7 Muda Wastes Every Machine Shop Should Eliminate
Applying lean manufacturing concepts, the Flexible Production method can help put a stop to production wastes, specifically for those who use transfer machines or machining centers.
Muda (無 駄) is the Japanese term that indicates and identifies all the activities of production that do not add value and, in many cases, decrease productivity. Not only can a specific production activity be inefficient, but it could also seriously compromise the performance of other areas.
Muda is part of the concept of lean manufacturing, which is the basis of the Toyota Production System. This approach creates a process that aims to produce only the goods or services requested by the customer and for which he is willing to pay. In this business philosophy, we can identify seven main wastes (the seven Muda).
Defects are errors of execution that cause the need to fix or remake parts, including the production of unnecessary parts. The effort necessary to look for these defects is a waste.
Overproduction concerns the production or acquisition of goods before they are required.
This waste is dangerous because it tends to hide production problems. Overproduced pieces must be stored, managed and protected, thus generating other waste. Overproduction is the main cause of the warehouse problem that is affecting companies. In fact, the warehouse, if redundant and badly managed, can represent a huge cost and waste for the company and for the financial liquidity that could be available for investment.
Transportation—Every time a product is transferred it risks being damaged, lost or delayed. This product movement becomes a cost that does not produce value.
Waits refer both to the time taken by the workers while waiting for the resources to be available and to the capital immobilized in goods and services that have not yet been delivered to the customer. Once again, the liquidity of the company is under attack, and fixed capital turns into further costs and waste.
Stock—Inventories, whether in the form of raw materials, material in process (WIP), or finished products, represent a capital that has not yet produced a gain for either the manufacturer or the customer.
Movement refers to workers and machines that can suffer damage, lose value from wear, and cause additional waste by requiring management and security.
Unnecessarily expensive processes—Using more resources than necessary for production activities or adding more features, in addition to those that are originally required by the customer only produces waste. Operators who are more highly qualified than necessary to carry out the required activities generate costs to maintain their skills that are wasted in the implementation of less qualified activities.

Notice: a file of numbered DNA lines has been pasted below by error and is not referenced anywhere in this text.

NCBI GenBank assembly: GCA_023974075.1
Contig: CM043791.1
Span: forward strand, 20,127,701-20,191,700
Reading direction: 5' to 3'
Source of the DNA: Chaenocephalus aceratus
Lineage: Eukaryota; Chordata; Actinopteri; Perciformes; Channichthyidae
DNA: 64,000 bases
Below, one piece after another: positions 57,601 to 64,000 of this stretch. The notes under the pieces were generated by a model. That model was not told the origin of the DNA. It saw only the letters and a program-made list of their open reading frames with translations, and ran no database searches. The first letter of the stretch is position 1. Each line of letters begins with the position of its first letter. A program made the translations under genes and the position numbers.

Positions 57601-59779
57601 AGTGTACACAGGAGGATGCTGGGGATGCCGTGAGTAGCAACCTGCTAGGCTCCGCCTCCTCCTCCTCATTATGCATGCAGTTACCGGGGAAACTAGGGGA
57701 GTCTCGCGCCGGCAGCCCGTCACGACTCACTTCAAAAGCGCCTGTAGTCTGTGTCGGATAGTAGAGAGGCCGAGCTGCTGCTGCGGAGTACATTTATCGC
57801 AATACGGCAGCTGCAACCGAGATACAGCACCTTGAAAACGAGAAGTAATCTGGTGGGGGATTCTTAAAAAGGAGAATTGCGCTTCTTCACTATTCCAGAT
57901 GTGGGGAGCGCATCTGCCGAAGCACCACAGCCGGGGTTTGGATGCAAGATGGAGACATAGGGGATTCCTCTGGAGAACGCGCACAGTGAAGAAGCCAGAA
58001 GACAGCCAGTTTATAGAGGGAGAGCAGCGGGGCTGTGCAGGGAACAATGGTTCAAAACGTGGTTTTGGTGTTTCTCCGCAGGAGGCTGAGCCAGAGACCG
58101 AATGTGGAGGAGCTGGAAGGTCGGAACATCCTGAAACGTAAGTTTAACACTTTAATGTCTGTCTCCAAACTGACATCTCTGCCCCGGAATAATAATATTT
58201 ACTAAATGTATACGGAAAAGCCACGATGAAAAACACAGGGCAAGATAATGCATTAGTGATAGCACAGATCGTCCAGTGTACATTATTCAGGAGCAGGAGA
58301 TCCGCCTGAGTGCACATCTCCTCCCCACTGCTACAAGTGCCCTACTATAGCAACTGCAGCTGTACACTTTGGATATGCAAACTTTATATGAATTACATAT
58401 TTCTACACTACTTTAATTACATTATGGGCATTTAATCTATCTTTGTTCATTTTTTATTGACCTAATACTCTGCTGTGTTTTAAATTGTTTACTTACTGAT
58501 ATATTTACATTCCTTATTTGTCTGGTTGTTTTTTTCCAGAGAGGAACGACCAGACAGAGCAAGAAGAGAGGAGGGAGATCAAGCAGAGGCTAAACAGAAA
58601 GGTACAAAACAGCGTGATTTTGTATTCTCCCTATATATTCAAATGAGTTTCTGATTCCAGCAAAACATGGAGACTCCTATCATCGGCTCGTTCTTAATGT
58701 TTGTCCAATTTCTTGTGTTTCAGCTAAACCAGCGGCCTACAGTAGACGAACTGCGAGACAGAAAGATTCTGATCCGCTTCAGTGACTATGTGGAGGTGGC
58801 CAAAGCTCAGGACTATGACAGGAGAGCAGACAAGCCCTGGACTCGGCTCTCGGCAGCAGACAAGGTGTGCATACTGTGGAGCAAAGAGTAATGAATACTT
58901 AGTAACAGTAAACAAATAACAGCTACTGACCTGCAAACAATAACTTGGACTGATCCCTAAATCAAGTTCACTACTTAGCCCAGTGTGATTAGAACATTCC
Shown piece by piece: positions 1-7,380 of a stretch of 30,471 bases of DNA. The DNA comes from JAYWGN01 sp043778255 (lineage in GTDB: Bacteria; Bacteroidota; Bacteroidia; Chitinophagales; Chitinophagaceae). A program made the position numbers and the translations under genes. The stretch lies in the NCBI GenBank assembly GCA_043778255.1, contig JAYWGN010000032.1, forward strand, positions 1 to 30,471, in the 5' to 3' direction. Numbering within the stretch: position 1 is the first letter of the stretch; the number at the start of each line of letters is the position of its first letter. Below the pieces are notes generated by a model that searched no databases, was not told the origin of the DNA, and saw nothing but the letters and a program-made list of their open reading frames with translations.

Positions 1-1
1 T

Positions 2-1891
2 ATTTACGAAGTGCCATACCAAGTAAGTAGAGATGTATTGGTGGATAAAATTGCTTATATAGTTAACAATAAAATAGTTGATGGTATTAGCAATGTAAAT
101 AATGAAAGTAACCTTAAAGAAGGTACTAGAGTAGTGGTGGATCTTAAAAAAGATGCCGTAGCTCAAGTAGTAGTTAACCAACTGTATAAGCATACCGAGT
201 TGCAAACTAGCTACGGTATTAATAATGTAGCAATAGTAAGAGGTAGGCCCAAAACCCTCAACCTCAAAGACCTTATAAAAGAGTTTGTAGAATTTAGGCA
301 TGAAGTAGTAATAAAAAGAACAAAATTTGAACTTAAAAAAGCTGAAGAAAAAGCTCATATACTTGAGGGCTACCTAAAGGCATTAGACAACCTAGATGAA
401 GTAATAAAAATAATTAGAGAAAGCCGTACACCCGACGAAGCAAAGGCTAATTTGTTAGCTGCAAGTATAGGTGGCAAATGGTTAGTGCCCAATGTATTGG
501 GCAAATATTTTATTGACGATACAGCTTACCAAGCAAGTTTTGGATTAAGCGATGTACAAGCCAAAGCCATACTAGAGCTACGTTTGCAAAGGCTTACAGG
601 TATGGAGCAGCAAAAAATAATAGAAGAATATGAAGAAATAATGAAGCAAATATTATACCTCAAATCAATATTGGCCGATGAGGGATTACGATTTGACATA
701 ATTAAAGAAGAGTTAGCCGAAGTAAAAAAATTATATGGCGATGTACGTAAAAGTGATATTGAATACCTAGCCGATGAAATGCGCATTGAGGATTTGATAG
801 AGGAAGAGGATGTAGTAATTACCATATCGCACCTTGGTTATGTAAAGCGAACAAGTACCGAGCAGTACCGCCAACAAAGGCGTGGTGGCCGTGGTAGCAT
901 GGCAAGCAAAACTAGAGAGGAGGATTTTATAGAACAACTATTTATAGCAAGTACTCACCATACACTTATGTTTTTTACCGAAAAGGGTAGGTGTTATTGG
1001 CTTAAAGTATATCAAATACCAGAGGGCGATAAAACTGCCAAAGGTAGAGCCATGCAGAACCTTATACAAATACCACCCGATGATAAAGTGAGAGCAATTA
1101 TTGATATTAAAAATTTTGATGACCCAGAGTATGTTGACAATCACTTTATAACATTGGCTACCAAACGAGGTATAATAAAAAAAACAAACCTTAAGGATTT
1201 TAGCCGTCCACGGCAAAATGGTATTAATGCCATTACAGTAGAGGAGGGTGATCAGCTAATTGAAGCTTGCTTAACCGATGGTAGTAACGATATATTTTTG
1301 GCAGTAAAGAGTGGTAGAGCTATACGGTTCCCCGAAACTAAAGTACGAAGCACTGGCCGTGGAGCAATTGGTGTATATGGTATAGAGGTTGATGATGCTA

These wastes must be managed immediately to help a company or production department make a leap in quality and begin dealing with new challenges using methodology that the market requires. All of these points can be resolved using the Flexible Production method, which was developed to apply the exceptional concept of lean manufacturing to machine tools, and specifically for those who use transfer machines or machining centers. The Porta Solutions’ Multicenter is a result of this work. It is a flexible machine with three spindles, a higher output than a machining center (as much as 3.5× higher) and more flexible than a transfer machine.
Moving from machining centers or transfer machines to production methodology that flexible machines offer, we can specifically address each of the seven wastes:
Defects—The design philosophy of the flexible machine contributes to the elimination of the waste of unnecessary part production through efficient and fast machine change-over.
Overproduction—By producing only the products sold, the flexible machine eliminates the need to store and manage excess inventory.
Transportation—With as many as 120 tools available, the flexible machine allows the machining, deburring, washing, quality control and sometimes semi-assembly of parts of the component, eliminating many intermediate part movements.
Waits—Again, change-over speed and flexibility in retooling significantly reduce time to market (the necessary time between the customer’s order and the delivery of the requested material).
Stock—The flexible machine is designed to produce only sold products and nothing more.
Movement—The more machines and operators that are involved, the more waste there is. The flexible machine aims to work, deburr, wash, and inspect the piece in a single process, eliminating operations and waste that would otherwise occur with additional machines and labor.
Unnecessarily expensive processes—Through automation, the flexible machine reduces costs by bringing together multiple processes into one.
Through the application of lean manufacturing concepts, Flexible Production methodology can assist a shop in tackling all seven wastes.
About the Author
Maurizio Porta is the CEO of Porta Solutions and master trainer of the Flexible Production method. Porta specializes in manufacturing and assembling flexible machines, focused on designing competitive production processes based on the Flexible Production method.
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